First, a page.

This archived news story is available only for your personal, non-commercial use. Information in the story may be outdated or superseded by additional information. Reading or replaying the story in its archived form does not constitute a republication of the story.
MURRAY -- At Jenkins-Soffe funeral home, they are noticing a trend. More people can't pay for a death. Co-owner Kurt Soffe says obituaries now often have a request for financial assistance.
He says, "Many of them will be worded like, a memorial fund has been set up at a particular financial institution, or could you please donate directly to the funeral home, or the family to offset costs."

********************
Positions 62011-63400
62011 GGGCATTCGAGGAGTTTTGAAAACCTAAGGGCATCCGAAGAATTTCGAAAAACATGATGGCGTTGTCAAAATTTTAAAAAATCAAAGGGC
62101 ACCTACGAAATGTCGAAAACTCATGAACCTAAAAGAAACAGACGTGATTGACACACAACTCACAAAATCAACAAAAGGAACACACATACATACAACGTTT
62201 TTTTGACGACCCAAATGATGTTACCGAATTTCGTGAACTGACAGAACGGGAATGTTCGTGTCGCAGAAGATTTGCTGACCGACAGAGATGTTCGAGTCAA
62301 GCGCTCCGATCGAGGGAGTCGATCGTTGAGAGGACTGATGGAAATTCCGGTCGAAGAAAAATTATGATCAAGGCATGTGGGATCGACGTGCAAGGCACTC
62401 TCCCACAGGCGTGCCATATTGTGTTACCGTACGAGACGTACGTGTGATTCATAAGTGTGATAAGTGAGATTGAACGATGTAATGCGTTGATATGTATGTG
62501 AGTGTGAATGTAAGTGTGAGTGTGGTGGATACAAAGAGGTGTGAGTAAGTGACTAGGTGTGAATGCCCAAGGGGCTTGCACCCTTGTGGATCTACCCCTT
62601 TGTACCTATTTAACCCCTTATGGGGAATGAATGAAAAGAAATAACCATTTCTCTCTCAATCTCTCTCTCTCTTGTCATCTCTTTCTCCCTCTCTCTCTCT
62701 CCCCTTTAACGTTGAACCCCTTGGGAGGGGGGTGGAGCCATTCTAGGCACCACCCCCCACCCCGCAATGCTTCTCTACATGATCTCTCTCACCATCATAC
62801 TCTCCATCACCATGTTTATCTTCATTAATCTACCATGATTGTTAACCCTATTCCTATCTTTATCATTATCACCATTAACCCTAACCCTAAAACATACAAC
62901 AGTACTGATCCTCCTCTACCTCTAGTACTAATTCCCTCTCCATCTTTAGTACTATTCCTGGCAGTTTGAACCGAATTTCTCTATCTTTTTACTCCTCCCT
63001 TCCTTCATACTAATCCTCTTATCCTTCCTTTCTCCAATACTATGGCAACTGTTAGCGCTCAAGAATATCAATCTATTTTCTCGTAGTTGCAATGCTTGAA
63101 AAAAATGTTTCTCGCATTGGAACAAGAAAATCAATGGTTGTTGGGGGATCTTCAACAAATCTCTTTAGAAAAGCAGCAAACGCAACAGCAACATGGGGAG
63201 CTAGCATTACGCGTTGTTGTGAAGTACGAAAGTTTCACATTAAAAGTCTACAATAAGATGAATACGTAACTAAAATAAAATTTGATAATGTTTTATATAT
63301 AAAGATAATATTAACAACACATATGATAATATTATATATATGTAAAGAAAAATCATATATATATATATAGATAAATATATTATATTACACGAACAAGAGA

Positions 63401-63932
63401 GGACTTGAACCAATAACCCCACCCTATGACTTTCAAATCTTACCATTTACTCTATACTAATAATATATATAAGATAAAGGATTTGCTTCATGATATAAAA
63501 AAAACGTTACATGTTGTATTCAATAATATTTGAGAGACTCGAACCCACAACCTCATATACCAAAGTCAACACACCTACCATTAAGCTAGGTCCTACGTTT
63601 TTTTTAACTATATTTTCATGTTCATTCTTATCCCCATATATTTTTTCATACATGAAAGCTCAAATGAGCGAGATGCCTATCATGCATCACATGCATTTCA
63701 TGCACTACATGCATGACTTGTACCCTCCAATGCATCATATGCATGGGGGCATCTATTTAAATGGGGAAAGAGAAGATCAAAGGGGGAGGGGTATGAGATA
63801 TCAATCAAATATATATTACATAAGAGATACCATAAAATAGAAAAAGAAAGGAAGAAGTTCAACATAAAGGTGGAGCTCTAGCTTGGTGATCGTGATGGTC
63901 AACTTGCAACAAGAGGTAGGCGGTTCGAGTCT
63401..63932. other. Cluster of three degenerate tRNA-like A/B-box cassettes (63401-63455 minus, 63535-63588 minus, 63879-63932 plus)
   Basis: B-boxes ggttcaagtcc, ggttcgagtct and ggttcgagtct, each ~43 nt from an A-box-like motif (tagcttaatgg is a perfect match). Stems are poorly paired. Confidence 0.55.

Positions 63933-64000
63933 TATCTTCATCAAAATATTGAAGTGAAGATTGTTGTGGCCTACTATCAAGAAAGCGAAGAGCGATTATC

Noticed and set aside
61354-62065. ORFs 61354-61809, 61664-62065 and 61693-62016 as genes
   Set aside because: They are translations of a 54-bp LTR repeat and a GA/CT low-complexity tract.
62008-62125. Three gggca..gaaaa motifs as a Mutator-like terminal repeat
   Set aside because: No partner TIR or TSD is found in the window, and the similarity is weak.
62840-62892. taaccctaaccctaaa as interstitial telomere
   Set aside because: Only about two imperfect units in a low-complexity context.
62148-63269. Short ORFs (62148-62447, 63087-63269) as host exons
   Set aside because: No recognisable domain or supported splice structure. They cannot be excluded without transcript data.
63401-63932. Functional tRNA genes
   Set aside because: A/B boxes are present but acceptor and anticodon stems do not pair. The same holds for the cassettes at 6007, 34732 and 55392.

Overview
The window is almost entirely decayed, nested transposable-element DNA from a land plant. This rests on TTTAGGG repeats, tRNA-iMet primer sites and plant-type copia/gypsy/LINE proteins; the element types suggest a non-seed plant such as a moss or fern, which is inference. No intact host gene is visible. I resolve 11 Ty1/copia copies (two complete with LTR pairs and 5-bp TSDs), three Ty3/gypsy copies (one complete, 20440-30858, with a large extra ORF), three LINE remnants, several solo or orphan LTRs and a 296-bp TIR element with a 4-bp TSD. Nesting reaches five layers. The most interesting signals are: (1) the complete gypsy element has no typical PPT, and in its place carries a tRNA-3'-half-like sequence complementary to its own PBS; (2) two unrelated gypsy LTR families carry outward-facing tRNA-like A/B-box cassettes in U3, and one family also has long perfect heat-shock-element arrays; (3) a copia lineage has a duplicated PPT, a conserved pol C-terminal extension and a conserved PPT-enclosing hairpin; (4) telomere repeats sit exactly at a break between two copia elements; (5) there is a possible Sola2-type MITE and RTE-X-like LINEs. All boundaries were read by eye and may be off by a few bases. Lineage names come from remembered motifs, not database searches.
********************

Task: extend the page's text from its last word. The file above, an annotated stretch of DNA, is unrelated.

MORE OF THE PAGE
Soffe says the economy has either diminished or completely taken away people's ability to pay for a funeral and burial.
"It truly is across the board," he says. "It depends on the circumstances of the individuals. Many of these seniors have lost a great deal of their money because of this economy."
Soffe says the number of body donations and cremations are up. People are also requesting smaller or no services. But he says most people can find the funds or are given the funds.
"Especially in the area we live in here -- we have such close neighbors -- we have a strong community spirit. Most want to help in some way, whether it's financially or with some type of service."
Some counties in Utah report getting more requests for indigent burials, where the government has to step in and pay.